Optional way to tax U.S. expats proposed to end ills

An expat advocacy organization is urging the U.S. Congress to set up a taxation system that can free overseas Americans from the current  citizenship-based system.

The proposal is an optional system under which overseas Americans will not have to pay U.S. taxes on foreign earnings. They still would have to pay taxes on income from U.S. sources.

The organization, American Citizens Abroad, notes that the United States and the tiny African state of  Eritrea are the only two nations to require citizens-based taxation.

“While other developed countries tax their residents on their worldwide income, they do not tax their citizens who have formally established residence outside their national borders,” said the organization. “Some countries have various procedures for the transition phase when citizens move abroad. Others have no transition requirements.”  The American Citizens Abroad proposal is similar to the Canadian system and provides for transition requirements, the organization said.

U.S. workers overseas for 2011 are entitled to a $95,000 annual exemption from earned income. But they still have to pay Social Security and Medicare charges on the income. U.S. citizens are fully taxed on higher overseas incomes, unearned income like dividends and capital gains overseas.

American Citizens Abroad proposes a one-time $500 fee paid by overseas Americans to choose this new system. They would have to be up-to-date with all their U.S. taxes. There are an estimated 6.2 to 7 million U.S. citizens living overseas.

The organization says its plan would result in far less paperwork at the U.S. Internal Revenue Service and also would increase the competitiveness of U.S. workers overseas. It estimated an additional $35 billion in U.S. revenue over 10 years due to export income and job creation as a result of work by overseas Americans.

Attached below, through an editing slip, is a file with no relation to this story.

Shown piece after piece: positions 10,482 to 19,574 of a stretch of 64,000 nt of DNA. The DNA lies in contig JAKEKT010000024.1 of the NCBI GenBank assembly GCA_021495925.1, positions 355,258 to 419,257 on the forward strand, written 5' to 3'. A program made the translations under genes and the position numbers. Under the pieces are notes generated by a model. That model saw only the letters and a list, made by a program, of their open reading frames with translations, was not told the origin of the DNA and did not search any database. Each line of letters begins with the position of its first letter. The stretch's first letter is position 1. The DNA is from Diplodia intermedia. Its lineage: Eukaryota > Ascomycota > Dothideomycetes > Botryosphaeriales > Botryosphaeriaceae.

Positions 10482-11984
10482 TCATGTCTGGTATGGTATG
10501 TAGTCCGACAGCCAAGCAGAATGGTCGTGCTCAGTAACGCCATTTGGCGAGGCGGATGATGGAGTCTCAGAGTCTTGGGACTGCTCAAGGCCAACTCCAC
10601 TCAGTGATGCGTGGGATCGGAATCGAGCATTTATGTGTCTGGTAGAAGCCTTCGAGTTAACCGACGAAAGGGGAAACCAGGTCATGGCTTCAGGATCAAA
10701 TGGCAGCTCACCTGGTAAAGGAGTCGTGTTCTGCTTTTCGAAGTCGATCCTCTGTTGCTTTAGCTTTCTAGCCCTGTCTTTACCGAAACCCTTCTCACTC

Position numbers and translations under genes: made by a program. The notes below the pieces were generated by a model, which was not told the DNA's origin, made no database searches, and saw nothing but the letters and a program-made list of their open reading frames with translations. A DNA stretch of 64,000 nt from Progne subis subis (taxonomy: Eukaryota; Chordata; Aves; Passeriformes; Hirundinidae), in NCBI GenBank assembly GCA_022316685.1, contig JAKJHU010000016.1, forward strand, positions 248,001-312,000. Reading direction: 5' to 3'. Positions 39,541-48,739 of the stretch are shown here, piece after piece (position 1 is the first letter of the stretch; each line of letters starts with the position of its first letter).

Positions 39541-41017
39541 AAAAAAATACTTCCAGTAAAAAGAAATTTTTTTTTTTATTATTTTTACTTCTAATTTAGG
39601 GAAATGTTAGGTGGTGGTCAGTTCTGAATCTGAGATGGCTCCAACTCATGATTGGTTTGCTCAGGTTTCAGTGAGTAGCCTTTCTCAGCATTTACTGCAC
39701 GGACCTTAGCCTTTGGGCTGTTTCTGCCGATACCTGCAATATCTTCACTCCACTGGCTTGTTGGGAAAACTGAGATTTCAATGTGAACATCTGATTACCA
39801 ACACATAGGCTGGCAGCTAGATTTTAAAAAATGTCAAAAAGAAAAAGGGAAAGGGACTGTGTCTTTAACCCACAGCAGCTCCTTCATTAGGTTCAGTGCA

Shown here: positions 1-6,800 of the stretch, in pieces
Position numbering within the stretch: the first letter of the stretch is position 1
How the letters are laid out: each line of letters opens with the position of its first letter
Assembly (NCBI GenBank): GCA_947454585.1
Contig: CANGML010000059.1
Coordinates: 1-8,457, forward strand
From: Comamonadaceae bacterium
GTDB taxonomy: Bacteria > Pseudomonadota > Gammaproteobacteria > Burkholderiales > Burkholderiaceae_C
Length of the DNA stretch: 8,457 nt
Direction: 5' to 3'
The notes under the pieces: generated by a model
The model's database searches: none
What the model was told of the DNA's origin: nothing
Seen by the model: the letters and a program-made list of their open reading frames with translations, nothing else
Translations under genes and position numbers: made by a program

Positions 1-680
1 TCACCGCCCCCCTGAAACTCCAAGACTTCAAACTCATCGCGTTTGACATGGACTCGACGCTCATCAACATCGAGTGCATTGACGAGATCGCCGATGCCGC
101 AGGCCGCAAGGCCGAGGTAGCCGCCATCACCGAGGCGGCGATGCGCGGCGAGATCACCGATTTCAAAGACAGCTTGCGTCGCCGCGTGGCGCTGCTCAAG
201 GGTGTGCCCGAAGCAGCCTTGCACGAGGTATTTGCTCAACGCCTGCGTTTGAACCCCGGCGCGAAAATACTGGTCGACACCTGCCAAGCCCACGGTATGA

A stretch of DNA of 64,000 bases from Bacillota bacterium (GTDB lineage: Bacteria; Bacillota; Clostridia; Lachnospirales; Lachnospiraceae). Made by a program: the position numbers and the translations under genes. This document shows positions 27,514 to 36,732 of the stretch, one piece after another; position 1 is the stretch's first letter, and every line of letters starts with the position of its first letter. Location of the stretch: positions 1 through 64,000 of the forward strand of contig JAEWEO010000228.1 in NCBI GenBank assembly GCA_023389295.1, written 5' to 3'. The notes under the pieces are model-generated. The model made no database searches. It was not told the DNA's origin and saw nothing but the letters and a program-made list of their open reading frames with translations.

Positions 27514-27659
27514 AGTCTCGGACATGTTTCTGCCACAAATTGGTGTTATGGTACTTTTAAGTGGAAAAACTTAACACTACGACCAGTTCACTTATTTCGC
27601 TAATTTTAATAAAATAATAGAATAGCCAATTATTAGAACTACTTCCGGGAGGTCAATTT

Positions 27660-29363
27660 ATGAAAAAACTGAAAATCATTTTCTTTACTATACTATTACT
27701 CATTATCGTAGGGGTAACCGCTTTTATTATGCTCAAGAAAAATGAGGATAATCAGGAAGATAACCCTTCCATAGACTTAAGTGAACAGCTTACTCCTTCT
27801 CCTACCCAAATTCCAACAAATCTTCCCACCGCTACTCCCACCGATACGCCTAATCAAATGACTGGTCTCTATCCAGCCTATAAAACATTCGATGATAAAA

More importantly for expats, the proposal would eliminate all the current paperwork over foreign income and bank accounts that U.S. citizens overseas now must file.

“U.S. business people and entrepreneurs working
overseas will be more competitive, no longer subject to U.S. Social Security and Medicare in addition to contributions to foreign social systems and double tax reporting,” said the organization.  “Without tax discrimination or signature authority limitation, foreign partnerships will be greatly facilitated.”

The system is similar to that now enjoyed by non-resident aliens who have U.S. income. For most Americans abroad, the Americans abroad taxation election form is the last IRS or Treasury form to be filed during their lifetime, said the organization.

The organization said that IRS enforcement of reports of foreign bank accounts and the passage of the Foreign Account Tax Compliance Act, known as FATCA, have devastating impacts, adding:

“American citizens abroad are now being systematically excluded from overseas banking relationships, pension funds, insurance policies, business ventures, and joint bank accounts and home ownership with a foreign spouse. The combination and incompatibilities of FATCA and citizenship-based taxation are so toxic that it is forcing increasing numbers of Americans to renounce their citizenship.

“Citizenship-based taxation is a human rights issue, as it unduly punishes U.S. citizens working and living worldwide. Ironically, the United States condemned Eritrea in December 2011 at the United Nations for its citizenship-based taxation.”

The heavily footnoted 25-page proposal is on the association’s Web site. Both it and the Association of American Residents Overseas maintain lobbying efforts in Washington and frequently work together.

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